A large part of my professional life has been concerned with applying my training and expertise derived from my work as a performer, theatre director and movement analyst to working with children, young people and people with learning disabilities. As a contractor with Arts Council England’s Creative Partnerships programme I was tasked with working in-school with students and teachers to explore an arts-based curriculum. From this work I took two basic concepts that I believe are essential to understanding childlike re-engagement:
- khaos – or chaos – the space in which elements are constantly combining and separating
- kairos – the silent moment in which everything changes
These elements are present in our everyday, but more often than not, they produce only fear. Fear then causes us to throw up defence mechanisms that limit our access to the world around us. Explored in their many possibilities they allow us to neutralise fear, replacing it with a sense of satisfaction that we can respond well enough to any situation that we might face.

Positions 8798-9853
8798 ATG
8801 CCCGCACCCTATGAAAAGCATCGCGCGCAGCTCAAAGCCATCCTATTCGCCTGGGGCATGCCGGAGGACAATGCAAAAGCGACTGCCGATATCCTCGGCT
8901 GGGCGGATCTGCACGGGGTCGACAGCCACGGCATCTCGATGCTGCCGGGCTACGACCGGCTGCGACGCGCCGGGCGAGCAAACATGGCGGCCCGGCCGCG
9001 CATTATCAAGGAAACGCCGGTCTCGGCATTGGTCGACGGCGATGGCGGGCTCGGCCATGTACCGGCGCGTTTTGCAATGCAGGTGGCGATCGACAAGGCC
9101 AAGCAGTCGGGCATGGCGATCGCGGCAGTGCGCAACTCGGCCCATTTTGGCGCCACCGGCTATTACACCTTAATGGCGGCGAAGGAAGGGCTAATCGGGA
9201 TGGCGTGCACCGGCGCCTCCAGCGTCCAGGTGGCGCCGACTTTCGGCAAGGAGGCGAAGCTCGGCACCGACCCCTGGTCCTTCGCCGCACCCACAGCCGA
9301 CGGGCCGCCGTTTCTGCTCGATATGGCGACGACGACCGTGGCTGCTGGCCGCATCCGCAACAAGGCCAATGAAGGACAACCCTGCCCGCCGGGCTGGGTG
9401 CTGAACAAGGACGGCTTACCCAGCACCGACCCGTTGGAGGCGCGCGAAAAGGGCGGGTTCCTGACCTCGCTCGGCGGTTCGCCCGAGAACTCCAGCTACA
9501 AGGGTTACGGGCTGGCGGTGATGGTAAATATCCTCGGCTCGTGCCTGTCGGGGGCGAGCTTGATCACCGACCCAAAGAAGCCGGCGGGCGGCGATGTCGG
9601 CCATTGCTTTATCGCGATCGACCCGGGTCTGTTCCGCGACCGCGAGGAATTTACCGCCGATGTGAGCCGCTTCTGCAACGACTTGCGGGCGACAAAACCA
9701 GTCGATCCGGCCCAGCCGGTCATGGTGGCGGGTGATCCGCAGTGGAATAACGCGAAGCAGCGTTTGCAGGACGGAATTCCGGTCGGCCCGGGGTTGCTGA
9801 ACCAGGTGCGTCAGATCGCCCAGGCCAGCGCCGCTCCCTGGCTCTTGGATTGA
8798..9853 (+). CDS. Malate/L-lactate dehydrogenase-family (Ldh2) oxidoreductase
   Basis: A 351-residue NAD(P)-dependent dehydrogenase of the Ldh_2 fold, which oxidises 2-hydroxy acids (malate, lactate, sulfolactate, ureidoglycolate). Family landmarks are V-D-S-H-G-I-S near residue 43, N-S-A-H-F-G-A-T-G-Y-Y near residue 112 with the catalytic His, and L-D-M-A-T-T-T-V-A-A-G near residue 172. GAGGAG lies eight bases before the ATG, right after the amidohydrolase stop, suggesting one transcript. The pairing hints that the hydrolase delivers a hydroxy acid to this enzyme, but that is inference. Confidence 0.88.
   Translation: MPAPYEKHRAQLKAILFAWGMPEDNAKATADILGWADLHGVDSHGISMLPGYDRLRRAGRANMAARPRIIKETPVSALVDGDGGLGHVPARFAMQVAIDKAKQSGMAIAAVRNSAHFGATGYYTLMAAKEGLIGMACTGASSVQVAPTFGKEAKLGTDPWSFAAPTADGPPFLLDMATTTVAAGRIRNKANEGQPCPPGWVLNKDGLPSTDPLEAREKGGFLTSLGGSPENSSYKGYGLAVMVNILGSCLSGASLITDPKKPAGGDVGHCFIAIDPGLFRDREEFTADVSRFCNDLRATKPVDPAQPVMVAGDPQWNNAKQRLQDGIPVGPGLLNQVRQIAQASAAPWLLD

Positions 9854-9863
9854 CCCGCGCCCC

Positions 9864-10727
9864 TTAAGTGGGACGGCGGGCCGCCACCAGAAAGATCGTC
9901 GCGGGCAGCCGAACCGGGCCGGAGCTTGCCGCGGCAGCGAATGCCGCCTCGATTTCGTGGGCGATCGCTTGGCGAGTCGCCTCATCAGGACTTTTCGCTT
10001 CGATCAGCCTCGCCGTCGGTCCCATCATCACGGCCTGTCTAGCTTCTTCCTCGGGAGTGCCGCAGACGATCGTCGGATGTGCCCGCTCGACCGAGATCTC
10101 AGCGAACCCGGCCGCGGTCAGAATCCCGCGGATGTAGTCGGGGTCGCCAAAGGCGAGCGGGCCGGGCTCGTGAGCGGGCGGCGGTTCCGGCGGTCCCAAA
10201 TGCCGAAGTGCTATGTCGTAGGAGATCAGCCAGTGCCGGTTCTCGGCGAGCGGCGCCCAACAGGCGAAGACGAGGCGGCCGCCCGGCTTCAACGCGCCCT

The BodyThink Process (BTP) evolved as a way of introducing non-performers to a way of thinking and doing movement that takes them back to the inventive, near-limitless feeling of childlike engagement with the world. BTP uses The Feldenkrais Method® as a starting point and brings together exercises, explorations and ways of inventing drawn from the training of actors and dancers. It is underpinned with hypotheses and philosophies taken from current developments and ideas in neuro-science and related fields of exploration.